On behalf of Stange Law Firm, PC posted in Military Divorce on Friday, March 29, 2019.
When members of the military in Missouri consider divorce, there may be particular issues to keep in mind. Some of the most common issues are child custody and support, spousal support and the division of military pensions and other property. Because military families often move frequently or experience long deployments, there may be other special considerations involved when making decisions about child custody. In addition, due to the frequent moves and military lifestyle, the non-military partner is often unemployed or employed in a lower-paying position outside of his or her profession.
These circumstances could make it more likely that a member of the military will need to pay child support and alimony after the divorce or that the non-military spouse will retain primary custody of the children. In a military divorce, members of the armed forces with frequent deployments are likely to receive less custody of the children so long as they remain in a position where deployments are common. It is possible to revisit the existing custody situation once circumstances have changed and deployments are no longer a significant factor.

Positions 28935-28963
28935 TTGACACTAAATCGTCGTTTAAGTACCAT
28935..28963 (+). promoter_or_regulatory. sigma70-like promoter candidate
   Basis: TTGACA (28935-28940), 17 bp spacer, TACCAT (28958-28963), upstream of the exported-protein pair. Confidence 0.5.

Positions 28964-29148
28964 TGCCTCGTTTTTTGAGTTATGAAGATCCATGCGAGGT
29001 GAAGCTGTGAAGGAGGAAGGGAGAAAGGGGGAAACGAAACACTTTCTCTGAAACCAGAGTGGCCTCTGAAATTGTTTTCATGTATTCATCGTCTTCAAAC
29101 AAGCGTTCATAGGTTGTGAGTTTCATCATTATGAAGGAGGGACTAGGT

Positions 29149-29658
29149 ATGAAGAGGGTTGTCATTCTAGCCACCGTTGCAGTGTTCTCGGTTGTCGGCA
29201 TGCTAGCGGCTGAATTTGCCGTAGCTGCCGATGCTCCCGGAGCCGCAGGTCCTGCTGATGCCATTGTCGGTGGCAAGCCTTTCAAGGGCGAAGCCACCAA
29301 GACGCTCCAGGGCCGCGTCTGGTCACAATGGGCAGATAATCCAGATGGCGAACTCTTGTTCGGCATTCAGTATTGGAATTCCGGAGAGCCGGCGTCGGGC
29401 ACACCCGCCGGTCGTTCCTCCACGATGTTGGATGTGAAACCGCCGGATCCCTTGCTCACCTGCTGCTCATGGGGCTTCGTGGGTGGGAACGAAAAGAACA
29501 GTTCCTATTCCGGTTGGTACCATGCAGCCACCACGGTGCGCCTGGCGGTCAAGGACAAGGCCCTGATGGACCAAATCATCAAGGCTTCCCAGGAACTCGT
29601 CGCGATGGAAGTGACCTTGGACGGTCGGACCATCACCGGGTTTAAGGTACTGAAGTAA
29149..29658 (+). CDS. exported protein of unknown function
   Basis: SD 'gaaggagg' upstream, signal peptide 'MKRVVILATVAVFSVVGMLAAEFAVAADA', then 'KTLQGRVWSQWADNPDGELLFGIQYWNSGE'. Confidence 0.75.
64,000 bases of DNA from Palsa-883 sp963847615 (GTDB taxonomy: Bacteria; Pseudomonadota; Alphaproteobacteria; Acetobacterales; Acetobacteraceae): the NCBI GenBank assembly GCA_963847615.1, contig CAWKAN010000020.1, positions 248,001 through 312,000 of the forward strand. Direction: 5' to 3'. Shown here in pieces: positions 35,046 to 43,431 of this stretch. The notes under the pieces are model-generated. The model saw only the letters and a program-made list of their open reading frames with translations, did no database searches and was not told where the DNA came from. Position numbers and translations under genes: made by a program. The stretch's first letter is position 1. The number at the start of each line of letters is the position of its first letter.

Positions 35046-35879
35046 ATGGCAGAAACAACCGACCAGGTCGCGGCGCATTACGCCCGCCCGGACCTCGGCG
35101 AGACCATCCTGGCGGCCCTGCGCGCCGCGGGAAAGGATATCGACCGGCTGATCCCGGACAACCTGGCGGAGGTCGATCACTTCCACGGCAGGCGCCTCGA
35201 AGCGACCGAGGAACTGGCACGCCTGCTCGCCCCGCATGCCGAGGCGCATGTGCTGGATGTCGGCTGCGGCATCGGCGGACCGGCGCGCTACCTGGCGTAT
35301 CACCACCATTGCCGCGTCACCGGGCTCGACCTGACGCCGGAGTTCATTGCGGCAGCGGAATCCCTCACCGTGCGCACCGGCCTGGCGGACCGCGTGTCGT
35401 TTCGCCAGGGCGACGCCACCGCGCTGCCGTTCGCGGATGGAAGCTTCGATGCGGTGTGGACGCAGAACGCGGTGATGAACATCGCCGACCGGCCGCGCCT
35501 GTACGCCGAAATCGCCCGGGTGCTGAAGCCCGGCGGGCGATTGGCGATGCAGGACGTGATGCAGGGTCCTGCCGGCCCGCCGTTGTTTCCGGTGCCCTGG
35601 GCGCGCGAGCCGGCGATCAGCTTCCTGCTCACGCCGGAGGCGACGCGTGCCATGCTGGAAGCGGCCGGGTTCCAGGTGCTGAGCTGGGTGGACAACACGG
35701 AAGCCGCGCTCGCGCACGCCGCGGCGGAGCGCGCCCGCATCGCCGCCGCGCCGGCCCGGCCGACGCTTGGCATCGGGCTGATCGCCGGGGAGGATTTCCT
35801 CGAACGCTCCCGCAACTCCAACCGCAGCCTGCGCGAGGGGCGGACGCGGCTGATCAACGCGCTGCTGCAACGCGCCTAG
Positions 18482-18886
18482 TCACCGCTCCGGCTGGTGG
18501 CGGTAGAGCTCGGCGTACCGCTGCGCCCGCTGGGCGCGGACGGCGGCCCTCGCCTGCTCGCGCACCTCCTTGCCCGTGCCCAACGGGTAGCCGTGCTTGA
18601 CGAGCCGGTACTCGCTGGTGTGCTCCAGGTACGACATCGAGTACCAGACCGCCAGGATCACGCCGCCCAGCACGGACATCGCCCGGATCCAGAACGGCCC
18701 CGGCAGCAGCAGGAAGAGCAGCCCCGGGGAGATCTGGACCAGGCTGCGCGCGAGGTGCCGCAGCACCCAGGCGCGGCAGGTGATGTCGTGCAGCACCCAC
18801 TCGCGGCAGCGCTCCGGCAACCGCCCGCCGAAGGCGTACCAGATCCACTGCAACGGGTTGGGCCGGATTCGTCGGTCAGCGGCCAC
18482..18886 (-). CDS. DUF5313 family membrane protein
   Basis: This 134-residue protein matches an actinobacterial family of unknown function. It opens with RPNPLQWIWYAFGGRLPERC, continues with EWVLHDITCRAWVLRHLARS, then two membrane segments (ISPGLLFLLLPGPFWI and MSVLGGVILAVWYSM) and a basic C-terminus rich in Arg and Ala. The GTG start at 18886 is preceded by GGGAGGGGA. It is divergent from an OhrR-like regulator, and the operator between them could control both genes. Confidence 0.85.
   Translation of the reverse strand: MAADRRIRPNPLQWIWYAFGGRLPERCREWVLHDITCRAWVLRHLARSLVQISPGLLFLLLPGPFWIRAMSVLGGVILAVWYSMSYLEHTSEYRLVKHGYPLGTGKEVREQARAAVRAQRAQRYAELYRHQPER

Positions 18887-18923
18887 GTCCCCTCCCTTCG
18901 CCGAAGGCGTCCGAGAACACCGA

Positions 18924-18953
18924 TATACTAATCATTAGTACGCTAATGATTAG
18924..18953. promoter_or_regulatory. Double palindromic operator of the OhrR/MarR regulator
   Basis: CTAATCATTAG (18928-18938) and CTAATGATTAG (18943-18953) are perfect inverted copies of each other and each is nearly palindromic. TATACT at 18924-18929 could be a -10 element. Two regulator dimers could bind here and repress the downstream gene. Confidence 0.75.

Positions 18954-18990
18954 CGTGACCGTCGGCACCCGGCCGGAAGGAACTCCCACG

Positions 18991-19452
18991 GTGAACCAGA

In addition, military members who retire after 20 years or more in service receive a retirement pension. Under the Uniformed Former Spouses Protection Act of 1982, these military pensions are considered marital property. If a couple remains married for 10 years before divorcing, a former spouse is entitled to 50 percent of the pension. However, the division of a military pension is negotiable between the divorcing spouses.
Military spouses going through a divorce may have questions about how their circumstances will affect the dissolution. A family law attorney with experience in military divorce can work with a client to negotiate a fair settlement on a range of issues, including child custody and property division.